17. ^ Pierre Cardinal and Alison McGain, Archaeological Inventory of Trois-Rivières in 1983: Plato, Place d'Armes, La Vérendrye park, Terrace Turcotte", City of Trois-Rivières and MCCCF, unpublished report, 1984 263 pages
  18. ^ Archéotec, Old Trois-Rivières sector Ursulines. Burial of overhead networks, inventory and archaeological supervision 2003-2004, Hydro-Québec and MCCCF, unpublished report, 2004
  19. ^ Louis Gilbert, Shipyard school College Lafleche (2009) Interventions archaeological sites CCFD-22 (Step 3) and CCFD-20 (Operations 3, 4 and 5), cultural Development Corporation of Trois-Rivières and MCCCF, unpublished report, 2010 pages
  20. ^ Louis Gilbert, Site-school College Lafleche (2010). Intervention archaeological Site CCFD-20 (Step 6), development Corporation cultural Trois-Rivières and MCCCF, unpublished report, 2011 136 pages
  21. ^ Louis Gilbert, Site-school College Lafleche (2011); Archaeological work on the site CCFD-20 (Operations 7 and 8), Cultural Development Corporation of Trois-Rivières and MCCCF, unpublished report, 2012, 97 pages.
  22. ^ This report excavations in September 2012 is expected to appear in January 2013.
  23. ^ Guy Trépanier, Three Rivers, Historic District. Study of archaeological potential, Trois-Rivières, Ministry of Cultural Affairs and the City of Trois-Rivières, 1981, p 91-92.
  24. ^ a b Marcel Trudel, History of New France, volume 10, The military regime and disappearance of New France, 1759-1764, Montreal, Fides, 1999, p. 41(ISBN 2-7621-2062-4)
  25. ^ Armour Landry means: Arnoult Loubias. Armour Landry, Brides history, Public Good, 1933, page 47 (of Trois Pages, Series A, No. 1). / On the dates, see: Bernard Quillivic and annotations Gerald Menard, with the participation of Lafontaine and Marguerite Marcil Jocelyne Nicol Quillivic, Companies and soldiers of the Regiment Carignan-Salt, [online] http://www Archived 2006-03-26 at the Wayback Machine. migrations.fr / compagniescarignan / compagnielaubias.htm (accessed 14 September 2012).
  26. ^ Bernard Quillivic and annotations Gerald Menard, with the participation of Lafontaine and Marguerite Marcil Jocelyne Nicol Quillivic, Companies and soldiers of the Regiment Carignan-Salt, [online] http://www.migrations.fr/compagniescarignan/compagnielaubias.htm (accessed 14 September 2012).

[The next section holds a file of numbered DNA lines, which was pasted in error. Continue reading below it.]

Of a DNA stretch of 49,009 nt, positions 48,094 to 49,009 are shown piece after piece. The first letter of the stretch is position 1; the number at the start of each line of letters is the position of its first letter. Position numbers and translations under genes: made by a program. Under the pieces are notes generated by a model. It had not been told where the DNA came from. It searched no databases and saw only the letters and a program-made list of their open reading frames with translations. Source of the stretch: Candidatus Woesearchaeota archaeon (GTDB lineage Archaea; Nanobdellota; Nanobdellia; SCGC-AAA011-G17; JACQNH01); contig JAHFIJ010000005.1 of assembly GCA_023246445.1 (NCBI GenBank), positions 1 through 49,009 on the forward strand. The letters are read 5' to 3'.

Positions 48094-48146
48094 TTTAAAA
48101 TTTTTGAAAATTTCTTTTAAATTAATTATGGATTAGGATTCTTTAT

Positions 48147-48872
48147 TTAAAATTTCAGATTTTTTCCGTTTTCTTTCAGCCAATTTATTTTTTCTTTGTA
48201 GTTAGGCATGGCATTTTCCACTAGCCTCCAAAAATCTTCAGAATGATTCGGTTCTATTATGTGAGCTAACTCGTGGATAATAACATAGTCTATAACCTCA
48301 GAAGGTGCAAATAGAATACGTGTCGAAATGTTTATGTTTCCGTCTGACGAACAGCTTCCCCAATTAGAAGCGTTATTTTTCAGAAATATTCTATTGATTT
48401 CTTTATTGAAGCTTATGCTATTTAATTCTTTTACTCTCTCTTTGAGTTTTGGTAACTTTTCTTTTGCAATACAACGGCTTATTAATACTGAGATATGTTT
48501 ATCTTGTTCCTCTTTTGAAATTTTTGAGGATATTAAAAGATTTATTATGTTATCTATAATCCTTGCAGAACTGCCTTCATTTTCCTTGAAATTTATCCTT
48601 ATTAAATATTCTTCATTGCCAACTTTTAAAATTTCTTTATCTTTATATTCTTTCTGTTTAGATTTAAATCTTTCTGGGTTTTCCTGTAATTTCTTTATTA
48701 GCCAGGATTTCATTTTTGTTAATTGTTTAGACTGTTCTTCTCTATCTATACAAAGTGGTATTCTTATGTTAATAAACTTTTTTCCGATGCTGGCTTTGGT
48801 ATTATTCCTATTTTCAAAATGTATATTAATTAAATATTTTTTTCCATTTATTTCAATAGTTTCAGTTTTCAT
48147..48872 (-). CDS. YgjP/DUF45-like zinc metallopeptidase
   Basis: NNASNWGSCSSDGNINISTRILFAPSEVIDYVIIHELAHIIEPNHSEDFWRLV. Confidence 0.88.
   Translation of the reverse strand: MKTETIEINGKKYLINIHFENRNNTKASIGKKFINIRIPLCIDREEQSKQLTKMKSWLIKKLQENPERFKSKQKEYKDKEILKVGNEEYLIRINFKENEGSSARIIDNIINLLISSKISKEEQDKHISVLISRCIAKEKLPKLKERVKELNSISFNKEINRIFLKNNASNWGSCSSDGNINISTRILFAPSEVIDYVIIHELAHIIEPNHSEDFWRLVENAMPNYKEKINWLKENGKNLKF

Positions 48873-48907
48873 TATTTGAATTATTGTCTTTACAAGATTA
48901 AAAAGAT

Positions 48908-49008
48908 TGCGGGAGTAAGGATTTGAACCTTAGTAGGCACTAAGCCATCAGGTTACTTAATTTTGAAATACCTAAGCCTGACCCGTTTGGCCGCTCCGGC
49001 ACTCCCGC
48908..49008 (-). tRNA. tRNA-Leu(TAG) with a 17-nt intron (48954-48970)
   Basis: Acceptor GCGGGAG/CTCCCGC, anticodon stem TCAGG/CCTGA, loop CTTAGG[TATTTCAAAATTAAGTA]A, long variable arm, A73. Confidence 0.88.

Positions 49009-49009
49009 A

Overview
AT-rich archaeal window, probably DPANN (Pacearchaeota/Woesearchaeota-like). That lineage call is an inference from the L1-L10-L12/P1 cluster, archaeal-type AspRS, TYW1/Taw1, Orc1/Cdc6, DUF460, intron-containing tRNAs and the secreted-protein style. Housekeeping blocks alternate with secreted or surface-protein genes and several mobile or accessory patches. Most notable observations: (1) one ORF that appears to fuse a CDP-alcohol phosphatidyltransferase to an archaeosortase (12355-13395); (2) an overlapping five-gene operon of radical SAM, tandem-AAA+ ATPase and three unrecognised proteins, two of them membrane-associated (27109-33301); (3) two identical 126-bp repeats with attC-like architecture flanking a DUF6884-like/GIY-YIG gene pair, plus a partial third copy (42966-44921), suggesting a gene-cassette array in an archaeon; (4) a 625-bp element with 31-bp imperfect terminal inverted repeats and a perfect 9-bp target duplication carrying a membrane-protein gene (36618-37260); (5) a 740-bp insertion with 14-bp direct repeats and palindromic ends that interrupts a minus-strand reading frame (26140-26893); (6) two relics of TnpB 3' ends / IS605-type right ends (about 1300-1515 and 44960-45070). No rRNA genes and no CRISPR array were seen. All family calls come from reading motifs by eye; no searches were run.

27. ^ See article René Gaultier de Varennes.
  28. ^ Armour Landry, Brides history, Public Good, 1933, page 47 (of Trois Pages, Series A, No. 1).
  29. ^ This table is extracted from the book
  30. ^ In 1760, there were 5,871 people in the government of Trois-Rivières (compared with 35 248 inhabitants in the Quebec City in 1762, and 27 771 inhabitants in one of Montreal 1765). Marcel Trudel, The military regime in the government of Trois-Rivières 1760-1764, Trois-Rivières, Éditions du Bien Public, 1952, p. 27 (Regional History Collection, No. 8). As noted by Marcel Trudel, "figures are Trois-Rivières in 1760, those in Quebec are 1762 and those of Montreal, 1765, but the comparison still remains legitimate."

AnnexesEdit

BibliographyEdit

  • René Beaudoin, "The Origins of the regional capital", in René Beaudoin (eds.), Meet Trois-Rivières, 375 years of history and culture, Trois-Rivières, art Éditions Le Sabord 2009, pages 73–74 (ISBN 978-2-922685-67-1)
  • René Beaudoin, "One of the most beautiful places in the country", in René Beaudoin (eds.), Meet Trois-Rivières, 375 years of history and culture, Trois-Rivières, Editions of s The Sabord 2009, pp. 75–85 (ISBN 978-2-922685-67-1).
  • Daniel Robert, "Birth of Three River, trifluvian Heritage, Annual Bulletin of history Conservation Society and animation heritage Trois-Rivières, Number 7, June 1997, pages 6-11 (ISSN|1187-2713).
  • Pierre-Georges Roy, Officers Staff governments of Quebec, Montreal and Trois-Rivières: under French rule, Lévis (Quebec), sn, 1919
  • Pierre-Georges Roy, "Census of the inhabitants of the town and government of Three Rivers (to 1760)", Report of the Archivist of the Province of Quebec for the year 1946-1947, Quebec, Redempti Paradis, 1946, pp. 5–53 (online at Our Roots)
  • Guy Trépanier, Three Rivers, Historic District Study of archaeological potential, Trois-Rivières, Ministry of Cultural Affairs and the City of Trois-Rivières, 1981
  • Marcel Trudel, New France by text, frames of life, Montreal, HMH, 2003 (Les Cahiers du Quebec, QC 134 History Collection) (ISBN 2-89428-633-3).
  • Marcel Trudel, History of New France, volume 10, The military regime and the disappearance of New France, 1759-1764, Montreal, Fides, 1999 (ISBN 2-7621-2062-4).
  • Marcel Trudel, Atlas of New France, Québec, Presses de l'Université Laval, 1973 (ISBN 0-7746-6402-9).
  • Marcel Trudel, Introduction to New France, Montreal, Editions Holt, Rinehart and Winston, 1971. (ISBN 0-03-925711-8)
  • Marcel Trudel, The military regime in the government of Trois-Rivières 1760-1764, Trois-Rivières, Éditions du Bien Public, 1952 (Regional History Collection, No. 8)

External linksEdit

  • Jacques Viger, military Reign in Canada, 1870, pages 145-307. Google books